It costs $0.00 to be a decent human being

It costs $0.00 to be a decent human being

Acting with human decency has been described by various phrases across history.  Doing a “good deed” and going “the second mile” ring true from my childhood.  We have been challenged to do “random acts of kindness” and to “pay it forward”.  “Radical hospitality” is a more recent phrase.  All of these ask us to do more than the minimum to “love one another”.  I believe that this is a basic tenet of all societies and religions.     

It is important to be a decent human being to everyone, but I am going to reflect on some of my opportunities to be decent to strangers.  There is no requirement to interact with people you do not know but I find great adventure and usually mutual benefit from these conversations.  I know I told my children “don’t talk to strangers”.  That concept was so hard to define.  One of them encountered an elderly gentleman waiting outside of a medical building as we approached the door.  The man said “hello” and my well-trained child replied, “I am not going to get in your car and I’m not going to eat your poison candy either.”  So much for abstract concepts.   I hope the man was not there for a cardiology appointment.

I am frequently reminded of my opportunity to engage when I encounter customer service.  Restaurants are a great venue for service at its finest or worst.  After a comfortable, warm, pleasant experience with wait staff, I say to myself “It doesn’t take any more energy to be nice”.   I often invite banter, humor, and brief conversation that can make the service experience enjoyable for both of us.  What do I have in common with a twenty-something server?  You might be surprised.  Cashiers also deserve a smile, positive comment, and patience to break the hypnotizing monotony of the beeps from the barcode and credit card readers.  Remember they are the people who decide whether bananas get packed with canned goods.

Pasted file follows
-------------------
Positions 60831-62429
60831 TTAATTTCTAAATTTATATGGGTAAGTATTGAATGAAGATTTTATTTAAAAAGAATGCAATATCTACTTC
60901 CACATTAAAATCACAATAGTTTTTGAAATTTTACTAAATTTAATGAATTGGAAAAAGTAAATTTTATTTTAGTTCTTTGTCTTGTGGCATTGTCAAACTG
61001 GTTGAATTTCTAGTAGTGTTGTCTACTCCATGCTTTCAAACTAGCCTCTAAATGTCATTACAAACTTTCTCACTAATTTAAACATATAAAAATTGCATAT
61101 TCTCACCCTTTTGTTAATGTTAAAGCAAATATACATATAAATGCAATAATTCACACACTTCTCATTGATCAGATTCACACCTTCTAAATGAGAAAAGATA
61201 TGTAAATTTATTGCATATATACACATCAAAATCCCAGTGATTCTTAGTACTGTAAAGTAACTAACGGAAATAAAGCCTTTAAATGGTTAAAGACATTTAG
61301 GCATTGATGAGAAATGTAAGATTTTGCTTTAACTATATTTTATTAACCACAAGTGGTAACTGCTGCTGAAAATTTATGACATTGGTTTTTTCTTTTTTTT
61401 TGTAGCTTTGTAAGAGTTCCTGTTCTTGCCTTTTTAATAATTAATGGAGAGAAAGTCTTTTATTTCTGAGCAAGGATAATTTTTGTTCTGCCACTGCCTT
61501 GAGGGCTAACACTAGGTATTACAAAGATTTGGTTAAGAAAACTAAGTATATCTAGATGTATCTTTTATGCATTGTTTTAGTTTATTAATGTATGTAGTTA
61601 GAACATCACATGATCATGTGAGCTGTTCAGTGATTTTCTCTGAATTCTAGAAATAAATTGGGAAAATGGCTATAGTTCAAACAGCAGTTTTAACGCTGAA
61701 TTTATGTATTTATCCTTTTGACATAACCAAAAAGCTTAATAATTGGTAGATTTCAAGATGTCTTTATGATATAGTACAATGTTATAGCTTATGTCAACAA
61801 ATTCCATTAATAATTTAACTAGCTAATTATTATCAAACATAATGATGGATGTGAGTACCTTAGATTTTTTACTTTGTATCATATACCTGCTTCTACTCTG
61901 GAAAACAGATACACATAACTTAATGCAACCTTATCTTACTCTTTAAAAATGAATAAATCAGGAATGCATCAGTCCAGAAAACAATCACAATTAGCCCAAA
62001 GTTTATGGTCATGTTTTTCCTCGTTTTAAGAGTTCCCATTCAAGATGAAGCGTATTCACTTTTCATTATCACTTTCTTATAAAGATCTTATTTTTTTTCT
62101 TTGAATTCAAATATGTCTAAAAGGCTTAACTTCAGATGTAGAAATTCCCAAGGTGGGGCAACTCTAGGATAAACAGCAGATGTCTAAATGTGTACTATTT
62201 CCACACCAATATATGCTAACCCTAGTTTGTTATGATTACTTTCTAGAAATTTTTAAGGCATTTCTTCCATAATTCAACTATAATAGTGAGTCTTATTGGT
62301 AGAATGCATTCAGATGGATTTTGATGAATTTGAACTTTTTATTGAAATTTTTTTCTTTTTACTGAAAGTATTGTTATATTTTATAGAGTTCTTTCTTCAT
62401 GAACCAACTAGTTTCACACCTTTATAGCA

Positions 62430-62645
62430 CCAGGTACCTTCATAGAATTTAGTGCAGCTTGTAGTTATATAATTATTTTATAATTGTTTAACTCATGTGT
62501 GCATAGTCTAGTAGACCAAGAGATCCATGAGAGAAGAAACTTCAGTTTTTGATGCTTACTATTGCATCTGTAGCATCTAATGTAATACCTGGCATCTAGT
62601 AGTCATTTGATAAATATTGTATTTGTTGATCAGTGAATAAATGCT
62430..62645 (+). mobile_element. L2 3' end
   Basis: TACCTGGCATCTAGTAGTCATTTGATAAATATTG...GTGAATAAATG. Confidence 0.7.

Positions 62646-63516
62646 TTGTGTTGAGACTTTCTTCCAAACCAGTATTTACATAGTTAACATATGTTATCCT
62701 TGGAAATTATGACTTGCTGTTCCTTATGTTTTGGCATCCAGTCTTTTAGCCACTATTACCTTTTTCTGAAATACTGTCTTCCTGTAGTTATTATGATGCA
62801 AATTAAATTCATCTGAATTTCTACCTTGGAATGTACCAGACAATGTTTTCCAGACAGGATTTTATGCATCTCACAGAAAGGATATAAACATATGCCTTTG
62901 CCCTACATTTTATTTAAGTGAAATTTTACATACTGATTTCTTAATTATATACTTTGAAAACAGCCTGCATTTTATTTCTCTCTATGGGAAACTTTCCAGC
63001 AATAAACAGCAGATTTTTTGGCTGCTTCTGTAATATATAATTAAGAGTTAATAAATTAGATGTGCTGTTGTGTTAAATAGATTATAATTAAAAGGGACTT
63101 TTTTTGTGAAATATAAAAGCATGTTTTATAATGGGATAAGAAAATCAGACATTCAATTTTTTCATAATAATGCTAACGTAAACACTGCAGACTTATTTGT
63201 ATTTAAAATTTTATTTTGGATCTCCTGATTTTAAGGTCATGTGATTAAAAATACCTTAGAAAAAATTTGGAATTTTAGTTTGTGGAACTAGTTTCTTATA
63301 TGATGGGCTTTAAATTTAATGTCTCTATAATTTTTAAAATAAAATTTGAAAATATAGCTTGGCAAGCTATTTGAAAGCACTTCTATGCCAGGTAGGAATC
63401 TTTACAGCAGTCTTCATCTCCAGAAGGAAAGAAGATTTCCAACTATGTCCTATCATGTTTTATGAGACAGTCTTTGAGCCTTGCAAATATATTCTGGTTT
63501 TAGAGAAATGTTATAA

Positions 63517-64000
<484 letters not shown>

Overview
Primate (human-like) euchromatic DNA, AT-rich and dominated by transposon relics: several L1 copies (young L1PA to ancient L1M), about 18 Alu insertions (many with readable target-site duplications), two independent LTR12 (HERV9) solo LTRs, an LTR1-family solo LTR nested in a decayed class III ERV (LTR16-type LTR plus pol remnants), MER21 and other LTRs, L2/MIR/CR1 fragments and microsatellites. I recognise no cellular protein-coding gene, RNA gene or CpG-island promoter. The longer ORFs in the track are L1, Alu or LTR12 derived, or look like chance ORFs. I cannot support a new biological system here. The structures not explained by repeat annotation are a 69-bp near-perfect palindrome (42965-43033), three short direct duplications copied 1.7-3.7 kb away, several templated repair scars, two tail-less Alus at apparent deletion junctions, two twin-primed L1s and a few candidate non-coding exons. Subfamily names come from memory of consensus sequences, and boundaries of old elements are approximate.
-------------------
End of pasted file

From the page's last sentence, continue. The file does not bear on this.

My reaching out extends to other customers as well.  Waiting in line is an opportunity to discuss recipes, crafts, projects, children, and other topics.  Living in the suburbs/country makes this easier.  I have only had one negative response to my attempts to spark conversation in line.  I asked someone who was also waiting to have fabric cut, “What are you making?”  After she snapped, “Why do you want to know?” I made a comment about making conversation and stopped talking.   I guess her mother must have told her not to talk to strangers.

My favorite story about waiting in line involved talking to a young couple with a baby in a stroller.  Babies are great topics.  When they had checked out, the man handed me a $10.00 bill “just because”.  I thanked him and handed it back assuring him I was doing okay.  The next time I was in line at that same store, the young man in front of me realized his pay check had not yet reached his checking account.  He started pulling non-essentials from his cart so his cash would cover his order.  When my turn came, I told the cashier to put his extra groceries on the beginning of my order so I could pay for them.  The cashier and customer were both surprised.  By the way, the extra groceries came to $10.00.  Coincidence?  I think not.  But that’s a topic for another post.


If you want to develop social skills for community involvement, make an appointment with Dr. June.

Written by : June Bond

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